How To Offer A Better Candidate Experience
Those candidates you just sent that mass rejection email to? Trust me, they are going to tell their friends and family about it. What impression do you want to leave candidates with? Word of mouth is a powerful marketing tool, and a poor candidate experience can put a sour taste in their mouths for a long time.
Don’t underestimate the power of treating every candidate with respect. Show them you value their time and effort. It will go a long way to showing what your business stands for and attracting the type of candidates you are looking for. Here are some of the best practices to offer an exceptional candidate experience.
Nurture Candidates’ Interest
Maybe they’re interested in your company but you aren’t looking right now. Or perhaps you loved their first interview, but their follow-up missed the mark.
You need to have a way to stay connected with candidates, especially the ones who were so close, but just not there yet. Social media is a great way to keep in touch. Encouraging candidates to keep in contact makes your business approachable. Who doesn’t want to hire a candidate who is already engaged and involved in your organization’s community?
Put Process Everywhere
Unless your application process is a simple attachment of a cover letter and resume, make sure your application process is well laid out, easy to find, and straightforward. You need to make it as easy as possible for the best of the best to apply.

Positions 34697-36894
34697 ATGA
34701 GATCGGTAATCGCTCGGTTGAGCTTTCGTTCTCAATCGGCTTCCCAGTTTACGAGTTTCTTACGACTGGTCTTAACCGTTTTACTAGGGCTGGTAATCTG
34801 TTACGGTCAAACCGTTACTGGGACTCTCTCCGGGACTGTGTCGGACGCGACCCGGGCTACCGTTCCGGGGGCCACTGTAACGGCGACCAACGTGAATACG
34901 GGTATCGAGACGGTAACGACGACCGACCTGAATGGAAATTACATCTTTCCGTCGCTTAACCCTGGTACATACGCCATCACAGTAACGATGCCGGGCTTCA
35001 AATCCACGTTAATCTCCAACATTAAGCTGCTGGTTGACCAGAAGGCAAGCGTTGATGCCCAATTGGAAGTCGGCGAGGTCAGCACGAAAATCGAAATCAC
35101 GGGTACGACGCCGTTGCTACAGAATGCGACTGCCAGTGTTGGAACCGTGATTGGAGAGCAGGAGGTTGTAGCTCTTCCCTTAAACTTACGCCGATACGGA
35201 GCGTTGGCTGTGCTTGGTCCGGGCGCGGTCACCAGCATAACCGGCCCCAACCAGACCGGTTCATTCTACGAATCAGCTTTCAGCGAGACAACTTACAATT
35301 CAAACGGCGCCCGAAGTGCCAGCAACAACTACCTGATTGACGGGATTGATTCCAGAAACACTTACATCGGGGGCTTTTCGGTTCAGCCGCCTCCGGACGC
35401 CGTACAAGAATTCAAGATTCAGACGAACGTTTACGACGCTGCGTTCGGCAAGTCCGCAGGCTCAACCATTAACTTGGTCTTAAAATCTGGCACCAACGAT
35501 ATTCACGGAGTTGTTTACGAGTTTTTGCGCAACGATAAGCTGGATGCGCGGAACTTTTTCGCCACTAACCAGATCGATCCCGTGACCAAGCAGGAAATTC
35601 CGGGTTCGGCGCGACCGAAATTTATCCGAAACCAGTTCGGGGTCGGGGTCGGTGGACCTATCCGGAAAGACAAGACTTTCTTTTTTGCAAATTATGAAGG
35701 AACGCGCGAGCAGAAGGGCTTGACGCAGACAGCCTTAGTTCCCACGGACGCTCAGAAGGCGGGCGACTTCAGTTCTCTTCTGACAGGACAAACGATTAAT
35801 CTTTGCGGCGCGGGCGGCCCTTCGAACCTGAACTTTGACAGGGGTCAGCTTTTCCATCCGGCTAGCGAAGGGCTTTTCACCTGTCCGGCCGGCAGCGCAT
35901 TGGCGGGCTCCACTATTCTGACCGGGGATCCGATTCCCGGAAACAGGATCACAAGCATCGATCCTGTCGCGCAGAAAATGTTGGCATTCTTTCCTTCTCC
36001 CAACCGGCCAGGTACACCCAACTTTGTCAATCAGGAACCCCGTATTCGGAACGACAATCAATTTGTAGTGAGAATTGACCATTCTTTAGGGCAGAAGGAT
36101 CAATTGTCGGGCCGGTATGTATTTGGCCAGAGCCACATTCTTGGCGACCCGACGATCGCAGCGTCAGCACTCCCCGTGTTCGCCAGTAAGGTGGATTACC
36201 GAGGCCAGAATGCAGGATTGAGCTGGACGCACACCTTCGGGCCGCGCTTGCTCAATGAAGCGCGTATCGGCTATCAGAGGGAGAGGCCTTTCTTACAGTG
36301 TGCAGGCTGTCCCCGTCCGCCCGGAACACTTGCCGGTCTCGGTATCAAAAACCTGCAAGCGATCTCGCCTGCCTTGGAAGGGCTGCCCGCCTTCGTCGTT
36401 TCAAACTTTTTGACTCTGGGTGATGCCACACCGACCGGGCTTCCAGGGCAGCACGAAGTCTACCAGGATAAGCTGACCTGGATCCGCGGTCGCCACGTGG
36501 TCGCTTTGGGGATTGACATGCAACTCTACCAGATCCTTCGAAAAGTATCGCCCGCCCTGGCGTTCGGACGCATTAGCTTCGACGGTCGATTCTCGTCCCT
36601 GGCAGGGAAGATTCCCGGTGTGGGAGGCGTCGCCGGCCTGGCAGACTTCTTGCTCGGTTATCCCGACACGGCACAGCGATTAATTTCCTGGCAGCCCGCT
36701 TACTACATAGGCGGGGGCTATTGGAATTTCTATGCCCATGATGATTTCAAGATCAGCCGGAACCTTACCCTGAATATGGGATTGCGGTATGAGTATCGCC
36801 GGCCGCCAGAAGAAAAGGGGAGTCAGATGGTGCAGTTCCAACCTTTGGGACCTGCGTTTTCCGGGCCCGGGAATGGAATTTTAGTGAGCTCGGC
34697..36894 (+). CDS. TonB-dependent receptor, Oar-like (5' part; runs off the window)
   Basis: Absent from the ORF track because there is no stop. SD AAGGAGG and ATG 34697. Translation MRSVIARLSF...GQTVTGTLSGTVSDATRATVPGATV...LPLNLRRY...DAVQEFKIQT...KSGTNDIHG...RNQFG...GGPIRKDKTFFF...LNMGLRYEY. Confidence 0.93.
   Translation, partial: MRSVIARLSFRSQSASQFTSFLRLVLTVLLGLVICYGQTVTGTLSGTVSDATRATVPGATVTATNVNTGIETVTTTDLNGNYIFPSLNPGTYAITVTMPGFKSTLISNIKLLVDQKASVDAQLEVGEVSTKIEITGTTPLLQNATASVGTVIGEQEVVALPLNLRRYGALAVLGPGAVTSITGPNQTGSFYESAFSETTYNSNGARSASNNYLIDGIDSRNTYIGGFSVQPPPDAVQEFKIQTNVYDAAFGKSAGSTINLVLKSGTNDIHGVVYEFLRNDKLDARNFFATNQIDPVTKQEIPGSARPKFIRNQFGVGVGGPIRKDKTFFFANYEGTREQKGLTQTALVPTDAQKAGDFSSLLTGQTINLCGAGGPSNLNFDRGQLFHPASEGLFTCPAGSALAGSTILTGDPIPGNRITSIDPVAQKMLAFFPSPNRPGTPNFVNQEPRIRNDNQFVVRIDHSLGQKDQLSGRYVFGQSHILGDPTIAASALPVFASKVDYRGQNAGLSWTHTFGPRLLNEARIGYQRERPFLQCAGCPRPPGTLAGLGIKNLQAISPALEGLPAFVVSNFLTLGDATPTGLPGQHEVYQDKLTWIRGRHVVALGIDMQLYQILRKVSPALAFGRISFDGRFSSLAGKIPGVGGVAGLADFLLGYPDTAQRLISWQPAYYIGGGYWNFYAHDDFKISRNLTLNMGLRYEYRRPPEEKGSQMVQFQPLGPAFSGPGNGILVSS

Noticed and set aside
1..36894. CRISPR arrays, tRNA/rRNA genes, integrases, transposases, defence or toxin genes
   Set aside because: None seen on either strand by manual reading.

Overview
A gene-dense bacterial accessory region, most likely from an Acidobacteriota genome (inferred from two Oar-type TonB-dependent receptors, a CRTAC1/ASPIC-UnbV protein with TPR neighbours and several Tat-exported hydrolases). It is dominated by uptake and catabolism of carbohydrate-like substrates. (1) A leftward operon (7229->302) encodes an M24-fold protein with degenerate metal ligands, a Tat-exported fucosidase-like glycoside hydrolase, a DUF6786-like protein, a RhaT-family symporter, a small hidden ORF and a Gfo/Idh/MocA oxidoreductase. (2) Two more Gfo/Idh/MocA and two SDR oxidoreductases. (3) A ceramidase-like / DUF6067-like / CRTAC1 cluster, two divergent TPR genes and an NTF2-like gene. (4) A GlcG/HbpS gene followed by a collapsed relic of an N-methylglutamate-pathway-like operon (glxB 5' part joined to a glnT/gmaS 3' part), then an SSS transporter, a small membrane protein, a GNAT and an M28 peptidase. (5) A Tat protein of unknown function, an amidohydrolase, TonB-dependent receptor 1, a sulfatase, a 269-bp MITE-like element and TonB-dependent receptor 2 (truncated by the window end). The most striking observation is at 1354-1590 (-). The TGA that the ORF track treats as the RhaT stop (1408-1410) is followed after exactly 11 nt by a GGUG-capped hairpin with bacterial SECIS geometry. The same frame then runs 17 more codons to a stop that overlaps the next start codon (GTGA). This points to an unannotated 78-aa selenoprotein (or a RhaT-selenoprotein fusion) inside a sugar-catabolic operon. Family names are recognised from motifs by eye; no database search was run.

If you are asking candidates to follow a specific process, attach detailed portfolios, or understand a complicated interview process, consider using a video to show exactly how you want applications sent or include a FAQ section.
Personalize Your Emails
Let’s all stop it with the run-of-the-mill auto response. Sending automated emails is not technically bad practice, but putting in the time to make them sound human can go a long way. To go a step further, consider linking to your blog or an explainer video on the company, or adding social links.
Be in Contact
Recruiters and HR managers should remain in contact with candidates during the whole process. If the process is taking longer than expected, let the candidate know. Even if there is no news, checking in and giving updates is a way to show candidates you are taking the process—and them—seriously.
If you are unsure of timelines or things are slowing down because a new project landed in your lap, put the candidate in charge. Ask them to call or email after a certain time or in X number of days. This gives them a sense of control and gives you time to make your decision.
Give and Receive Feedback
The only way candidates can improve or refine their interviewing skills is to understand their mistakes and fix them. Letting a candidate know they are no longer being considered for the sales role doesn’t have to be awkward. It can be a constructive conversation so both sides can improve.
By telling someone where they fell short, they can learn and do better next time. How your company rejects candidates will have either a positive or negative impact on your brand. By trying your best to help those you reject, you can be part of their improvement process rather than a hindrance.
Also, make sure to ask candidates about their experience to help you tweak your hiring processes, re-evaluate your job descriptions, align expectations, and get a better sense of how your business is seen by job seekers.